By Rebecca Osowski – 1851 Contributor
The Beautiful Stuff Project is a mission to “inspire creativity and increase access to play and the arts through reuse,” an idea that runs true through their unique treasure box curriculum.
But what actually is the Beautiful Stuff Project? Well, about 35 years ago, The Beautiful Stuff Project Founder and Educational Program Director Marina Seevak started her first job at the Boston Children’s Museum. The museum had a recycle center where museum goers could create art projects with recycled materials. The idea stuck with Seevak as she continued her career as a public-school teacher where she had a junk center where her students could play and create projects. As Seevak moved through careers, her passion for creative reuse followed her, until she started her own nonprofit and created The Beautiful Stuff Project.
The treasure box curriculum was created to use recycled materials to recognize and support children’s natural play inclinations, and inspire careful exploration of provided treasure. The students use their senses to discover new materials and how to play and experiment with them. Seevak first tested her curriculum with an old friend’s kindergarten class. While the teacher was hesitant, she let Seevak into her classroom and the children fell in love.
“We grew because of the community, because teachers wanted us,” said Seevak. Despite working pro bono, teachers from all over Somerville Public Schools were requesting Seevak and her curriculum and she taught in some classrooms.
Now, Seevak has a contract with Somerville Public Schools and has recently taught in Cambridge Public Schools as well. She also received the Cummings Foundation Grant, which is given to local nonprofit organizations working to better the community and the lives of its members through education, healthcare, human services and social justice.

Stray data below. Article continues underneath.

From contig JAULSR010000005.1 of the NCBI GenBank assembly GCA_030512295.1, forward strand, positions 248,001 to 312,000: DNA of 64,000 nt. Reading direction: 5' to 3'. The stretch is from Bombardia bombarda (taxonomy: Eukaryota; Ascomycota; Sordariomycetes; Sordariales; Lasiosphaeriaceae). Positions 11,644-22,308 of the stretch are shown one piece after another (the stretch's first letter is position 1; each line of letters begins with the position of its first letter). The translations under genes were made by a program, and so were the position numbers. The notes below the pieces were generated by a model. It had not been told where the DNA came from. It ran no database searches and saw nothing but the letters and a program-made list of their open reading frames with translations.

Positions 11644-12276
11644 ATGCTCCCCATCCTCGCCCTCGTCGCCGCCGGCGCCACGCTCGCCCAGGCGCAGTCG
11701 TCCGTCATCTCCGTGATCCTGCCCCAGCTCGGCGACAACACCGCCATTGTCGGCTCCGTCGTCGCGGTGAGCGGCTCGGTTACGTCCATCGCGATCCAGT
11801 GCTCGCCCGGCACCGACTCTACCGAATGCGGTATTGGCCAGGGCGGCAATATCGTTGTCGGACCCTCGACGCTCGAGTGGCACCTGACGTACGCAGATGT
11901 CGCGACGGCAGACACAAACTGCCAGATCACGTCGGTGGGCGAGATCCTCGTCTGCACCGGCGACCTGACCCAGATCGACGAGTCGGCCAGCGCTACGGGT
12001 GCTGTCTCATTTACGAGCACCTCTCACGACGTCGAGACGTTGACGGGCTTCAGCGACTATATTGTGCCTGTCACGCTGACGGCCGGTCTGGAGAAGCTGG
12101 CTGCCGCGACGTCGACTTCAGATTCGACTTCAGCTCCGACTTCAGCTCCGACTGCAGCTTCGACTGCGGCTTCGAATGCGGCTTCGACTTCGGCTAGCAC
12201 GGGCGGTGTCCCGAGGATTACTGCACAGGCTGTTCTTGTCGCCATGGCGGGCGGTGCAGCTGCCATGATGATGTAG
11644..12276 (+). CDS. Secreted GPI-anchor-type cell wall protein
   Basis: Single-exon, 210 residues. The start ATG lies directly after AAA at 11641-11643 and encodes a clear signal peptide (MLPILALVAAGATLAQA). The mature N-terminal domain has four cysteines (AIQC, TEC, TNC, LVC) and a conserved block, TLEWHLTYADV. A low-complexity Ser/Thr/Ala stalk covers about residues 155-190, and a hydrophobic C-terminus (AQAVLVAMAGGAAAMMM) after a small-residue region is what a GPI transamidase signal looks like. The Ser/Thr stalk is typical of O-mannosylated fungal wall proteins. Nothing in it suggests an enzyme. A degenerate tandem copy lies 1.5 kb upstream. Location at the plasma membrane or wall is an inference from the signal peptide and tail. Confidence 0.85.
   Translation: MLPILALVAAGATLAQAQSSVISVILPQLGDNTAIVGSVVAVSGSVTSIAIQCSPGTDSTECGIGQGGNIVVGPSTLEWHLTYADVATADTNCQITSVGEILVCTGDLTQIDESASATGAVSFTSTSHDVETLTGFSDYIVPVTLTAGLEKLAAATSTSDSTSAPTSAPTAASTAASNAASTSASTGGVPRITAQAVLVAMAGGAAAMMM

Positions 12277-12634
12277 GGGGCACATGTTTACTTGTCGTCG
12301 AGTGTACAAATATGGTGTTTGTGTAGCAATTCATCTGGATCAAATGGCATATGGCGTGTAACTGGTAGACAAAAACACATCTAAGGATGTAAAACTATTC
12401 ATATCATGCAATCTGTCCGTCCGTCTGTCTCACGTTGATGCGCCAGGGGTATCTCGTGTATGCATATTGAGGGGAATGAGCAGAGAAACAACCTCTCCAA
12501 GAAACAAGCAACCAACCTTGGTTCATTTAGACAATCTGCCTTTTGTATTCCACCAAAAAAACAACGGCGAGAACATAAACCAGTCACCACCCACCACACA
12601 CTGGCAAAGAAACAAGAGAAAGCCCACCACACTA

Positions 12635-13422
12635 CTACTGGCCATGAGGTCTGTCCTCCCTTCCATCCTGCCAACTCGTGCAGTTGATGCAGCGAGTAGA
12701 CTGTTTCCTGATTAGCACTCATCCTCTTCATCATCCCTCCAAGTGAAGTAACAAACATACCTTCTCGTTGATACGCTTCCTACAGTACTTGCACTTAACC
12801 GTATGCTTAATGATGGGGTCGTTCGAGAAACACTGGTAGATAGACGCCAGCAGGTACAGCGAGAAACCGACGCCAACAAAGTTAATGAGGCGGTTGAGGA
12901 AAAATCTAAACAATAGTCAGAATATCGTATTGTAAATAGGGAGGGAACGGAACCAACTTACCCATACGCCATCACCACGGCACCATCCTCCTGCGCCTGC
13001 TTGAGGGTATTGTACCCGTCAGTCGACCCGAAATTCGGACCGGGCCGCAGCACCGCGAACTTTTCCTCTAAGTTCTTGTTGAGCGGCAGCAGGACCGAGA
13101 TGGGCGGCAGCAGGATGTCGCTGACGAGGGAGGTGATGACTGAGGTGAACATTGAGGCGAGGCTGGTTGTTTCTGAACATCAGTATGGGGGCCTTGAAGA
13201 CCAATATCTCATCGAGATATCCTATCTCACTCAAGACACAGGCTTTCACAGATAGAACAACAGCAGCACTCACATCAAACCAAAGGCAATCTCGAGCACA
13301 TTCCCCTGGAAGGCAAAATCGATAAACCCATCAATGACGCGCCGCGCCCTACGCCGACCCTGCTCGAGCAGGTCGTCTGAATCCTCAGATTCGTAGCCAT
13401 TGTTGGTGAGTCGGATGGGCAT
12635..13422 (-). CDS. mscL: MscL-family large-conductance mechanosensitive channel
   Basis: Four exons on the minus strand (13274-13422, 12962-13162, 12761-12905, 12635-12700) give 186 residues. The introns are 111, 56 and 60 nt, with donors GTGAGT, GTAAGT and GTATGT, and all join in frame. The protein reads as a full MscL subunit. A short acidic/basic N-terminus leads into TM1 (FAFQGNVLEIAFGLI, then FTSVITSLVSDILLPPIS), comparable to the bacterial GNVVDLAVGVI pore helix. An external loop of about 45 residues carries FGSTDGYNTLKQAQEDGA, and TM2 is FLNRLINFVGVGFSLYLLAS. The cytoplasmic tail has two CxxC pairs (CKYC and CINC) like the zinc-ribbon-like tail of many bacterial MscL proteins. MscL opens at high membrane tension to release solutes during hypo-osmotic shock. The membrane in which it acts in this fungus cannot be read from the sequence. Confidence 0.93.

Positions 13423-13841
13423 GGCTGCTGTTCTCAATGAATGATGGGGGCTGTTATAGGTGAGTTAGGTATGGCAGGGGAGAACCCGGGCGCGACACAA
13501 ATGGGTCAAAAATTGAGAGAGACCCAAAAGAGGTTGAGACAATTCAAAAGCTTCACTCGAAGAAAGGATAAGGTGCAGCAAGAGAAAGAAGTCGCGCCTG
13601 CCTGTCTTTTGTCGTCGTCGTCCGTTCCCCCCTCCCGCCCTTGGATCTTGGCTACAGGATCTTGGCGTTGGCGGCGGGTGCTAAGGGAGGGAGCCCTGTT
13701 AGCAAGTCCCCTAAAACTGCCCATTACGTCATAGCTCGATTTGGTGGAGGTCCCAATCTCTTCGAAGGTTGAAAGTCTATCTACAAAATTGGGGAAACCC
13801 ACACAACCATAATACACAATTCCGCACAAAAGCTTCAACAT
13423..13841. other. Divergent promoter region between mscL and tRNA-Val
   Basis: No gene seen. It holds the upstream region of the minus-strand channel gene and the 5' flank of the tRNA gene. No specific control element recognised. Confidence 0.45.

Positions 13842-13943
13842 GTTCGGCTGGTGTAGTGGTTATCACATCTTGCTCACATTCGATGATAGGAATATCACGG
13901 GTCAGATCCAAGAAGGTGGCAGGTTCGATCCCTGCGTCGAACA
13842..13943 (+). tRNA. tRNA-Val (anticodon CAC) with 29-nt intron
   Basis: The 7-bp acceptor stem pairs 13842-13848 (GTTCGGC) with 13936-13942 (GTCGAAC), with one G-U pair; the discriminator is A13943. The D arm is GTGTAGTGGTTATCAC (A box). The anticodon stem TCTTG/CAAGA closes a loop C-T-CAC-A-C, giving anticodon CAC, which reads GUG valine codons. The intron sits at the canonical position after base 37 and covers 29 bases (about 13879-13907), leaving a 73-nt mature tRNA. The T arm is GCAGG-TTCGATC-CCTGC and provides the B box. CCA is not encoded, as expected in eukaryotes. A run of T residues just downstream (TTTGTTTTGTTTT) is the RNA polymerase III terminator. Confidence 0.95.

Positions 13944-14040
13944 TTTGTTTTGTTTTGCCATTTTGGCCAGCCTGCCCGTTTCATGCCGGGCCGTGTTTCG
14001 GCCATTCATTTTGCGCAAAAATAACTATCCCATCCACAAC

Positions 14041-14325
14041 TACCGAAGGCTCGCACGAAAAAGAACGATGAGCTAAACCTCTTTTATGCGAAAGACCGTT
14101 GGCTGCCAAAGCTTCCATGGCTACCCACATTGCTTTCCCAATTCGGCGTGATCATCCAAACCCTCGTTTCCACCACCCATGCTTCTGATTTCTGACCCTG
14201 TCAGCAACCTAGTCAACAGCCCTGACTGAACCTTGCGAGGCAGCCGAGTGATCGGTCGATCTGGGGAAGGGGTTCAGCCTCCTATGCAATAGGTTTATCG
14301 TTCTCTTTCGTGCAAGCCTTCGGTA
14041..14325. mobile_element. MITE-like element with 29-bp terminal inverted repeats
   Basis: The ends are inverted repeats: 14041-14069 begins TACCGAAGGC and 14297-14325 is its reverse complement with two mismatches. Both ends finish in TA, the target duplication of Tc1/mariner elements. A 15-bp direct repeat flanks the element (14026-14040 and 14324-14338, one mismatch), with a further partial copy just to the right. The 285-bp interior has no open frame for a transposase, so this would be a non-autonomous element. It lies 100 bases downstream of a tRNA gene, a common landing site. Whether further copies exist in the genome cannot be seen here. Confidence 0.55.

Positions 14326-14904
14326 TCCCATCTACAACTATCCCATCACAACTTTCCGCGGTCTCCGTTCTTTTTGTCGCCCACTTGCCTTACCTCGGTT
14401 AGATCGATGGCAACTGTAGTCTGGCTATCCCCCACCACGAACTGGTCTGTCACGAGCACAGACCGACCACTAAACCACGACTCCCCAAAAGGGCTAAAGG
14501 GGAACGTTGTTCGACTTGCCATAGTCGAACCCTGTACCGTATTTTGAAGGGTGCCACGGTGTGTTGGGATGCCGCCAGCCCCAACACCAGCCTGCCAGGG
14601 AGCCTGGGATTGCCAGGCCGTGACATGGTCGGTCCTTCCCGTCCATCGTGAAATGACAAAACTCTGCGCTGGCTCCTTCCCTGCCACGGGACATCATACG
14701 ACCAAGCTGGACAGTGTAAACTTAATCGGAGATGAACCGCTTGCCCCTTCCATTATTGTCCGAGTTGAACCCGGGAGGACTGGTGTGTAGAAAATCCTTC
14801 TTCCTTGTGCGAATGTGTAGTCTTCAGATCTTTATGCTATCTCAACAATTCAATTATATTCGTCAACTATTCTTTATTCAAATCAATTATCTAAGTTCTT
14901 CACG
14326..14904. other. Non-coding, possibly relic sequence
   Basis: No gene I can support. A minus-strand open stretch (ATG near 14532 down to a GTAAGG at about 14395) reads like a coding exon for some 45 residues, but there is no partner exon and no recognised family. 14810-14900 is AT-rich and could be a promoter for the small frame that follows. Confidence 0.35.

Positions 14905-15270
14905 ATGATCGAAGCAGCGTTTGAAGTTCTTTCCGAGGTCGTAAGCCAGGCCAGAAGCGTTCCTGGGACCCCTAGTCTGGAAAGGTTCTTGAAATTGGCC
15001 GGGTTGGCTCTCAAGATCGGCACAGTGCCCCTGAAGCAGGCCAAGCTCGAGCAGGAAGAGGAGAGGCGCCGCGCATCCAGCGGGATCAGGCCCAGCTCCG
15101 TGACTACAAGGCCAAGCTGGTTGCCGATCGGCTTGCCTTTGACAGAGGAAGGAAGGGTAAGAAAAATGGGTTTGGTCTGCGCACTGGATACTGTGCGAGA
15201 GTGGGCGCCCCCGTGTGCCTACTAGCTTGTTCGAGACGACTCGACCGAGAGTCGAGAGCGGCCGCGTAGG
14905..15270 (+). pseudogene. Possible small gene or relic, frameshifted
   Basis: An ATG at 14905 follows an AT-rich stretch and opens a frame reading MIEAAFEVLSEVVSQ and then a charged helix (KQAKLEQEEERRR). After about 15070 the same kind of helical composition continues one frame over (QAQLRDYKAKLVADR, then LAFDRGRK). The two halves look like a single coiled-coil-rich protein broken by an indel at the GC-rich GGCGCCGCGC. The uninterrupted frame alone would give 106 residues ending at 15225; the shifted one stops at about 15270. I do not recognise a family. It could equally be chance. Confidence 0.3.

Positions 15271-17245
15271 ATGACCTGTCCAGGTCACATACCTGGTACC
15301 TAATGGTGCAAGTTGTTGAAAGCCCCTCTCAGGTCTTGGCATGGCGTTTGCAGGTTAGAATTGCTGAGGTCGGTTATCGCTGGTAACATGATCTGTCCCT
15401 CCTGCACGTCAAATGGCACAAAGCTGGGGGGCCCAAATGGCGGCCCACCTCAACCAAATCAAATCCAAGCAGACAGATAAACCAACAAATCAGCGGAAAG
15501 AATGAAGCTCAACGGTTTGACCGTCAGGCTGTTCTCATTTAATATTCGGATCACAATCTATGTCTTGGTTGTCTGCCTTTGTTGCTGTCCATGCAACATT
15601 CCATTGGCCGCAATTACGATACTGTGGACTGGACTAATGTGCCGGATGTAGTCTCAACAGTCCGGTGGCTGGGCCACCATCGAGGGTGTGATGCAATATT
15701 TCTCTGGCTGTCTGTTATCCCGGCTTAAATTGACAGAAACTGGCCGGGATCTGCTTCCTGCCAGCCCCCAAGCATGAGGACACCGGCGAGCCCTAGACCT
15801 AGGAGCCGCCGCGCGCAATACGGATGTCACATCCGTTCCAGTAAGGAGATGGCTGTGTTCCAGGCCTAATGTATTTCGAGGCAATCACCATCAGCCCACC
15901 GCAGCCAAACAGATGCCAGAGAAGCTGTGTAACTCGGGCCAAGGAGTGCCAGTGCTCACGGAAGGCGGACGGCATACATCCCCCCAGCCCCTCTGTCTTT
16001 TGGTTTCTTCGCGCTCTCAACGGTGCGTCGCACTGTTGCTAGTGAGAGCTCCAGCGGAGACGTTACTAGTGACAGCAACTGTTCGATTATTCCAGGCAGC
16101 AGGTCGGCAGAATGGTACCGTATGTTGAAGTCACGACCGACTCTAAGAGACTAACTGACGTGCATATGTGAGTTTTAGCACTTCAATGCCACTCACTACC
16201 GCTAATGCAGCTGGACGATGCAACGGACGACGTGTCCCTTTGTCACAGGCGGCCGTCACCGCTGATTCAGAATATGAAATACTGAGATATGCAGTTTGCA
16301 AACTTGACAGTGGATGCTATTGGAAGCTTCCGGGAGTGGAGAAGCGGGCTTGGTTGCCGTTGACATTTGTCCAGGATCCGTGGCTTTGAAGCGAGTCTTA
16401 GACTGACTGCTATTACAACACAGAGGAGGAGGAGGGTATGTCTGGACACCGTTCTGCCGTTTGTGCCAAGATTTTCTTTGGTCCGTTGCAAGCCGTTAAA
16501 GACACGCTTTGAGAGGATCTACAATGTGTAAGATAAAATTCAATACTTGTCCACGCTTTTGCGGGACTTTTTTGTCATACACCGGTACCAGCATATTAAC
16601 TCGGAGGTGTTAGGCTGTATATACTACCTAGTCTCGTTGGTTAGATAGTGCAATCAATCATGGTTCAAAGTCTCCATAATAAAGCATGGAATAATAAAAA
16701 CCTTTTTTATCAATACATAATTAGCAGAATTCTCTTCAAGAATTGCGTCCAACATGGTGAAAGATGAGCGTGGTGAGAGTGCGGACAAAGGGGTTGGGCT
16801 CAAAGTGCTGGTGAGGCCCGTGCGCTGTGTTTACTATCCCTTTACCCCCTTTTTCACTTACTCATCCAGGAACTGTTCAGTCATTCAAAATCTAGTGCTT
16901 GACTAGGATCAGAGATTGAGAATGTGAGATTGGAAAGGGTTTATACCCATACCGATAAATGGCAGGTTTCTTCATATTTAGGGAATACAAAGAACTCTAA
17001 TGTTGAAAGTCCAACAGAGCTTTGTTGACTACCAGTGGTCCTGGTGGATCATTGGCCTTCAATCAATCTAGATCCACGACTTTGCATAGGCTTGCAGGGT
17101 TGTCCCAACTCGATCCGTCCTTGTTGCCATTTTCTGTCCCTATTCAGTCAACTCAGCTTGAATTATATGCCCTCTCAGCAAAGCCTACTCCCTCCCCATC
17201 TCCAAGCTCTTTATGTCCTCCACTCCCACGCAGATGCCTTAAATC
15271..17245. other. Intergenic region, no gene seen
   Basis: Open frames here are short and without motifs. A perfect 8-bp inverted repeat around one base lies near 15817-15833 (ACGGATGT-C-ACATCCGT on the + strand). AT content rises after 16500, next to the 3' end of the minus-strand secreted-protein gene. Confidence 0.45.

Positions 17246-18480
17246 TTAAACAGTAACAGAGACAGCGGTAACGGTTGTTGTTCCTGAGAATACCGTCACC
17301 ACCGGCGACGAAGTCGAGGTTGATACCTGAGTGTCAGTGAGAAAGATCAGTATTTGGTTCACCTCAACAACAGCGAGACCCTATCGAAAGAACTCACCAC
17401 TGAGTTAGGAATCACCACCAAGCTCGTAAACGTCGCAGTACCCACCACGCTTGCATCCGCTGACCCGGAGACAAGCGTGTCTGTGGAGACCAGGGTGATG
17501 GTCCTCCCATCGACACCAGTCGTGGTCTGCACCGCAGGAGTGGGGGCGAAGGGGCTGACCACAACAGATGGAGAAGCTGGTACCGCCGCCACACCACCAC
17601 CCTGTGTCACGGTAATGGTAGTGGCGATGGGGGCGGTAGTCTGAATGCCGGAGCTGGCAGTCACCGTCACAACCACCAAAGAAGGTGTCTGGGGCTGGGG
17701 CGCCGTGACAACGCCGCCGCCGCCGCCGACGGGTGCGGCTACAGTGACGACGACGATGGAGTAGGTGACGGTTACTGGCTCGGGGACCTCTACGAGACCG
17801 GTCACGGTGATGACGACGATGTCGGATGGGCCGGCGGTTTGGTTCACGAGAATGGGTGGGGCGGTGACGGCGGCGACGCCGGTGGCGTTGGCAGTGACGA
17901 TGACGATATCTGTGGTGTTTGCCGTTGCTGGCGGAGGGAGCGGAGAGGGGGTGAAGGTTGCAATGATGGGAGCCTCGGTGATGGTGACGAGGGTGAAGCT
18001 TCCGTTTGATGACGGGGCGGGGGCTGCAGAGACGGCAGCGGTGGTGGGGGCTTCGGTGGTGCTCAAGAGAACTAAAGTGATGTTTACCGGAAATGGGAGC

On top of the treasure box curriculum, The Beautiful Stuff Project has a storefront that allows visitors to purchase materials and open studios four days a week, allowing members of the community of all ages to embrace their creative side through art with reused materials.
Due to COVID-19, Seevak had to adapt both her curriculum and her storefront but continues to help the community in immense ways. As her treasure box curriculum has now transferred to Zoom, her storefront has become a diaper donation center. Quickly after the pandemic began, Seevak partnered with the Somerville Family Learning Collaborative as “there were many families that were very impacted by the devastating loss of jobs,” and she wanted to provide basic needs for these families. Since the beginning of the pandemic, Seevak and the Beautiful Stuff Project have distributed over 260,000 diapers to the Somerville community at free meal sites every Wednesday.
As Seevak continues to give back to her community in more ways than one, she is calling on those who can, to help those in need. “If everyone who can, could, things could be a lot better.” If you’re at Lasell University looking to learn more and get involved, or even just donate, you can go to their website. Donation drop-off hours are from Monday-Thursday 12:00-4:00 p.m.